A Sailor on the Sea of Humanity

Rated 4.00/5 based on 2 reviews
If you had a terrible secret, perhaps you'd find time dilation has its uses...
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About Andrew Burt

Dr. Andrew Burt, former Vice President of the Science Fiction and Fantasy Writers Association, has published dozens of short stories and several books, and founded & herds Critters (www.critique.org), the first writers workshop on the web. Critters is also home to other writers' resources, such as the Black Holes response time tracker and other fun tools for writers (and readers). He's CEO of ReAnimus Press and its newly acquired subsidiary, the Hugo-winning Advent Publishers, helping authors such as Ben Bova, Robert Silverberg, Ursula K. Le Guin, Ed Bryant, and many others breathe life back into their great books on author-friendly terms. Outside of science fiction, he's been a computer science professor (research in networking, security, privacy, and free-speech/social issues), founder of Nyx.net, the world's oldest Internet service provider, and a technology consultant/author/speaker. For a hobby, he constructs solutions to all the world's problems. Fortunately -- nobody listens.

More books from Andrew Burt are available at: https://aburt.com/writing

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Reviews of A Sailor on the Sea of Humanity by Andrew Burt

Bill Wight reviewed on April 4, 2011

A short but interesting Sci-Fi story with a new plot. A good read and thought provoking. A tale of the ultimate of unintended consequences.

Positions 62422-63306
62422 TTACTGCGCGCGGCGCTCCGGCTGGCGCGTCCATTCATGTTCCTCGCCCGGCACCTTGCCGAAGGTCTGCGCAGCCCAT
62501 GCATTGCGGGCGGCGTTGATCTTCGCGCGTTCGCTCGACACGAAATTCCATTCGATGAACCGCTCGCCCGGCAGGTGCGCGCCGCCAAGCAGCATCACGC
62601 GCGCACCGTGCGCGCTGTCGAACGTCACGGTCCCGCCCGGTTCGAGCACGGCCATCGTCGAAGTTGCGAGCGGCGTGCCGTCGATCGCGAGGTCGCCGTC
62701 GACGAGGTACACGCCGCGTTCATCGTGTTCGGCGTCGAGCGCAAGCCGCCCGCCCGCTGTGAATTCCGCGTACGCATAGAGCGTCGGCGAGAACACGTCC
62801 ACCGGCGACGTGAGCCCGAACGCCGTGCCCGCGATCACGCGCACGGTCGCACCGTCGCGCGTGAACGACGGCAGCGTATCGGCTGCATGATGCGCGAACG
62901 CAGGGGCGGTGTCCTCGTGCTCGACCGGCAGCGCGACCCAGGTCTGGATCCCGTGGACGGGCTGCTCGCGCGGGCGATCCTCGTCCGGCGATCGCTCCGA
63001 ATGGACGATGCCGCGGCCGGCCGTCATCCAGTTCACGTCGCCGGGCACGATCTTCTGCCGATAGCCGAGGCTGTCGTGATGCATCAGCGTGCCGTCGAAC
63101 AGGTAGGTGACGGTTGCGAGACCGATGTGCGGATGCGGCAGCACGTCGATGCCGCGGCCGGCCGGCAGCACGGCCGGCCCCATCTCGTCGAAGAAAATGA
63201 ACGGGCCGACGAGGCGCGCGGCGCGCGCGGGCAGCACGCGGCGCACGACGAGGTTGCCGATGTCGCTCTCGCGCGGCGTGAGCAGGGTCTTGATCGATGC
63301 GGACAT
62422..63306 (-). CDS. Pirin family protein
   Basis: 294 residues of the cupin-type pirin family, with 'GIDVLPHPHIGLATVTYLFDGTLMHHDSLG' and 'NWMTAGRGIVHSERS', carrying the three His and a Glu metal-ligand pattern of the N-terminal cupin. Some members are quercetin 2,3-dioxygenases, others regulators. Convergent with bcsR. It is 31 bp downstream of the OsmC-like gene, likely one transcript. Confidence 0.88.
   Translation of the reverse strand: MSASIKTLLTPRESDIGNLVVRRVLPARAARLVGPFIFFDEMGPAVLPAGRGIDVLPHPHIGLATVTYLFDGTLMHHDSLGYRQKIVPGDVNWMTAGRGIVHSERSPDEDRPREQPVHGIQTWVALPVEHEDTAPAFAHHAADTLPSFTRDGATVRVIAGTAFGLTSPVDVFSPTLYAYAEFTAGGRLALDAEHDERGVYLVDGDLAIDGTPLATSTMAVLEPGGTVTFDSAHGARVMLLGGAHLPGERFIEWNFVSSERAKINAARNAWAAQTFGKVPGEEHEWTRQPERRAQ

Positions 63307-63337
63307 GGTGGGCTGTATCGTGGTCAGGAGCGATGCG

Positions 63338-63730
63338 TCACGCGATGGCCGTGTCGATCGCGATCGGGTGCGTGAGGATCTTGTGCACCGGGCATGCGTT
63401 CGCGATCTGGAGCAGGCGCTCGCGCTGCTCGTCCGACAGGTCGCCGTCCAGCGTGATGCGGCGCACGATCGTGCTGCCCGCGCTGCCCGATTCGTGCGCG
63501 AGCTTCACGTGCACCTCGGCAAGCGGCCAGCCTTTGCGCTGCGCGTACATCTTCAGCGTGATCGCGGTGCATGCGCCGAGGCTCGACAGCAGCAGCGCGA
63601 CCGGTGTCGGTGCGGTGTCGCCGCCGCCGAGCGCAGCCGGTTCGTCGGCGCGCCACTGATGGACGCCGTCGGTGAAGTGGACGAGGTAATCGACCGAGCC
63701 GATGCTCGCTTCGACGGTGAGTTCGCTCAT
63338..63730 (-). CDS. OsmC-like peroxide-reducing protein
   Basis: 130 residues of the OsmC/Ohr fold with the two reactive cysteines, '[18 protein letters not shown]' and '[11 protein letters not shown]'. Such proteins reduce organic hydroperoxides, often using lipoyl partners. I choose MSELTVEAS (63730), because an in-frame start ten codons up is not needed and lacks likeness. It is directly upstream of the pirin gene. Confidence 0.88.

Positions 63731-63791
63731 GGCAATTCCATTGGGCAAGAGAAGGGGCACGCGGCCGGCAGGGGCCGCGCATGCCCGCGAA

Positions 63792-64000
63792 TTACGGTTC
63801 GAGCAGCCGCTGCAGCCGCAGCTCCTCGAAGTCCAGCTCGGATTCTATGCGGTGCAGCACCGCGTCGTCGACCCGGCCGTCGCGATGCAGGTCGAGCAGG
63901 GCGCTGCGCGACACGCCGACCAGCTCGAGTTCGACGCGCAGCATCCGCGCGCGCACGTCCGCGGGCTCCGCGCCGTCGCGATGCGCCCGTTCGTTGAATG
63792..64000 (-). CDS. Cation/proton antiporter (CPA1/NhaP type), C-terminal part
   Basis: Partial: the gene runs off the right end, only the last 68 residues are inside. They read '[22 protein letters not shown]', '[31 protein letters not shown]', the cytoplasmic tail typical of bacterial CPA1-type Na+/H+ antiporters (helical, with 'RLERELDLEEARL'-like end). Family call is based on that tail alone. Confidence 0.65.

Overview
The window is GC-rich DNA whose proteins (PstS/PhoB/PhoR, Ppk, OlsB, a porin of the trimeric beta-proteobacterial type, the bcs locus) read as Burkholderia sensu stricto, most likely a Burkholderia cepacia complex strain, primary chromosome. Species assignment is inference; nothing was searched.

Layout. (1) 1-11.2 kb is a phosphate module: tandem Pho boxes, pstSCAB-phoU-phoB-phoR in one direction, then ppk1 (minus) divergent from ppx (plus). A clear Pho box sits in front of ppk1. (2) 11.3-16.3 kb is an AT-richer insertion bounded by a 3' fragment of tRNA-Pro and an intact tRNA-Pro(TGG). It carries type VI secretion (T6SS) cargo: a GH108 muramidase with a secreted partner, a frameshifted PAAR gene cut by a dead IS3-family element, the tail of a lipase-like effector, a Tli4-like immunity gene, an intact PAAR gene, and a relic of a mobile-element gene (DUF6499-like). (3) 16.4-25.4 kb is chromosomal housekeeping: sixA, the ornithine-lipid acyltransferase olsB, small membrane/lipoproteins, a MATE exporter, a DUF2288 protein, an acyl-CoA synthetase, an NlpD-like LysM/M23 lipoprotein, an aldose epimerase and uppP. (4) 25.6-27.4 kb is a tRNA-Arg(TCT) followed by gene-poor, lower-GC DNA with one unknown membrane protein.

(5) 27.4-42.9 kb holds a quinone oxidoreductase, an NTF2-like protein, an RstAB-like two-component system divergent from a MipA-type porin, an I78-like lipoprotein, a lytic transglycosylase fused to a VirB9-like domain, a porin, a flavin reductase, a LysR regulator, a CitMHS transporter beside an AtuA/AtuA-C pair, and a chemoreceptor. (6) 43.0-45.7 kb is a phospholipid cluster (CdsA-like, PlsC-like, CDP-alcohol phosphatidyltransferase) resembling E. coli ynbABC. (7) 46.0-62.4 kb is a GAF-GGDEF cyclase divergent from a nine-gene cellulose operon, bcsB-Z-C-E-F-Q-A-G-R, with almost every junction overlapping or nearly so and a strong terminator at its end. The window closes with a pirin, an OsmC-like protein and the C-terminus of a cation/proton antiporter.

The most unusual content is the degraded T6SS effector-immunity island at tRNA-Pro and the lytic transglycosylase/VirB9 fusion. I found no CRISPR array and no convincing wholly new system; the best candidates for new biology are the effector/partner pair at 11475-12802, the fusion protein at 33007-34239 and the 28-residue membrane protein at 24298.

(reviewed 22 days after purchase)
Terry Traub reviewed on March 23, 2011

This is a poignant story about the end of humanity and one man's struggle to revive his species. He also happens to be the one who inadvertently ended his species' existence through the accidental release of an infertility virus. The story touches upon time travel and the dangers of biological research. Is it ultimately too dangerous to engage in DNA splicing and the creation of new viral life forms? We may find out, to our regret, in the not-too-distant future. It's a short story and does not require more than an hour or two, but you will find yourself yearning for more. Maybe the author can expand it out to a novel some day.
(reviewed 22 days after purchase)
Peter Morgan reviewed on March 18, 2011
(no rating)
It's hard to write a a story with a SF setting, chracter development, and conflict in 2500 words. This story winds up as a thought piece, not much different in narrative structure from an essay proposing the effects of permanent universal infertility. The World Without Us. Sidebar-- The movie on that theme noted that after a millennium the only evidence of man's having inhabited the earth would be the flag the astronauts planted on the moon!
Back to the Captain's tale, though. Why did Buchanan chose such a long cycle of returns? Perhaps the infertility gene had slow but inexorable penetrance? Another carp- What happened to the dynamo of evolution? Could it have been stalled in some way by the INVIR? For millions of years?
Peter Morgan (long-time Critter, still evolving)
(reviewed 23 days after purchase)
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